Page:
The figures show, contrary to the OIC communique, that both government and rebel forces are systematically committing war crimes and targeting civilians, while the greater success of the Assad regime in inflicting violence is due to its more robust military capabilities compared to rebel forces.
Leading OIC member states like Saudi Arabia, Qatar, the UAE, Kuwait and Turkey, who are currently part of the US-led coalition fighting the Islamic State (IS), have played a key role in providing money and arms to various rebel groups.
Intelligence sources and official documents confirm that most of this Gulf state support went to Islamist extremist groups, including al-Qaeda.
Ambassador Lawal denied that OIC member states were financing extremist groups in Syria.
“There is no proof,” he said. “These are just accusations. All the evidence shows that the primary cause of the humanitarian crisis and refugee exodus is the Assad regime and its war crimes. Assad’s removal from power in Syria is an essential precondition for resolving the humanitarian crisis.”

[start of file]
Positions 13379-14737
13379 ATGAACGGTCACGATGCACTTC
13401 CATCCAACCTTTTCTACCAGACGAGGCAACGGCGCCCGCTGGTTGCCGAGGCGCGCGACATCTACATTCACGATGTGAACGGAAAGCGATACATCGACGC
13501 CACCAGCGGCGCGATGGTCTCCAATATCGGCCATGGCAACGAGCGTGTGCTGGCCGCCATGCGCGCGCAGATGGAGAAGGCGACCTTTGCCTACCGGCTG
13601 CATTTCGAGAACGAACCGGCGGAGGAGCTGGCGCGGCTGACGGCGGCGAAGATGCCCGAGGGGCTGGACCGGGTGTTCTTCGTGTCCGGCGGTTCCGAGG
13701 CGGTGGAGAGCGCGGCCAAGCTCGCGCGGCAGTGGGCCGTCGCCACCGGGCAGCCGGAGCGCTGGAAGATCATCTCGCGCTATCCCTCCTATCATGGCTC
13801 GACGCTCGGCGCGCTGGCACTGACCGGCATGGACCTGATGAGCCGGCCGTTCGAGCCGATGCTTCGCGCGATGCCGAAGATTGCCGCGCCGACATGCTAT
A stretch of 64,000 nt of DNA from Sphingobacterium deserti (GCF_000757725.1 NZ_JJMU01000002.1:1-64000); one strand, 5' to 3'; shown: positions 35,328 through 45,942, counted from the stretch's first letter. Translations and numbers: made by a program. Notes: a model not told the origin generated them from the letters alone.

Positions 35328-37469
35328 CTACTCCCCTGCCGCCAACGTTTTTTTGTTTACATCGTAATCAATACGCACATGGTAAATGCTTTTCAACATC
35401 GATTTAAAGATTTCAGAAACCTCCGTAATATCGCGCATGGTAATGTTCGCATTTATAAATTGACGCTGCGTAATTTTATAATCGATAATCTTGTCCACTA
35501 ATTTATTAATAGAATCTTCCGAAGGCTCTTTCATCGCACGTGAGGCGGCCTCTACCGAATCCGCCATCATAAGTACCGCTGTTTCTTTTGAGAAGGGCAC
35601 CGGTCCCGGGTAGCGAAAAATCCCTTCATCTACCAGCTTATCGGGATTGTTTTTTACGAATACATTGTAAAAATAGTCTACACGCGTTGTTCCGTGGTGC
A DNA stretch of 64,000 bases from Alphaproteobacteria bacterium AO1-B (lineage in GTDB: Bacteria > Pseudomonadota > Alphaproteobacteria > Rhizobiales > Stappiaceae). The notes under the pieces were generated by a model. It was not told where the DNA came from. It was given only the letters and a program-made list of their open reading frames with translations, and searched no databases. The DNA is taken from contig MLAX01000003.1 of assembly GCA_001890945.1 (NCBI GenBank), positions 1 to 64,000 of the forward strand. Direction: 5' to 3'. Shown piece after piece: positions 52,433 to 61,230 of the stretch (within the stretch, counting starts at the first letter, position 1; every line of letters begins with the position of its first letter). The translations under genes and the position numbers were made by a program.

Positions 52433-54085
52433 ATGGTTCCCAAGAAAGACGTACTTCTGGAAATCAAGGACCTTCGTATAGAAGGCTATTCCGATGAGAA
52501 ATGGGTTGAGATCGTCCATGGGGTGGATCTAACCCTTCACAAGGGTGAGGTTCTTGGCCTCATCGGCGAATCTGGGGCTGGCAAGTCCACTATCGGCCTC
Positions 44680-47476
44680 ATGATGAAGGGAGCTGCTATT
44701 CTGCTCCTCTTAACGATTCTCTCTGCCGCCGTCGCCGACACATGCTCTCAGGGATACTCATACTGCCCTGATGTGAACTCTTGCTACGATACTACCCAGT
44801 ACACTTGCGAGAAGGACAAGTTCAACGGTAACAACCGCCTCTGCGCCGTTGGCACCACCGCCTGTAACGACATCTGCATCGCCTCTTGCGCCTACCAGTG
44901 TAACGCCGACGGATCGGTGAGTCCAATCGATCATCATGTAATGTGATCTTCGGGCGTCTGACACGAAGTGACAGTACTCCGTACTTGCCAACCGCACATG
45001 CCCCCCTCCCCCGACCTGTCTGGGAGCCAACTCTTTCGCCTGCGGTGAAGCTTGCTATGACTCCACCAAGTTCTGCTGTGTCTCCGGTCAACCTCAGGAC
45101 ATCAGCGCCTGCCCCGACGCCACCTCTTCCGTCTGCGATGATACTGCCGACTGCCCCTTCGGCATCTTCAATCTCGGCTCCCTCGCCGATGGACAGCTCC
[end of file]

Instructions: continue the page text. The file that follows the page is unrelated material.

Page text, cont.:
Meanwhile, controversy has developed over new accusations that the West rejected a 2012 proposal from Russia on a political transition that would see Assad exit from power.
The allegations, reported in the Guardian yesterday, were made by former Finnish president Martti Ahtisaari, a Nobel Prize winning peace negotiator, who claimed that Russian envoy Vitaly Churkin had put forward the proposal in secret negotiations.
Ahtisaari, who met with the UN missions of the US, Russia, UK, France and China at the time, said that Churkin had reconfirmed the offer a second time after a trip to Moscow. He complained that despite relaying the message to the US, British and French missions at the UN, they were disinterested.
“Nothing happened,” he said, “because I think all these, and many others, were convinced that Assad would be thrown out of office in a few weeks so there was no need to do anything.”
Today, however, Foreign Policy quotes Western officials denying that Russia had ever made such an offer formally, noting that President Vladimir Putin and other Russian leaders never mentioned such a proposal at talks in Geneva four months after the episode recounted by Ahtisaari.
The Assad plan
The FP article ignores that the offer outlined to Ahtisaari by Churkin was not part of direct talks, but part of official “backchannel negotiations”. Backchannel diplomacy offers conflicting parties an opportunity to explore options that they would be uncomfortable with discussing publicly to seek a resolution.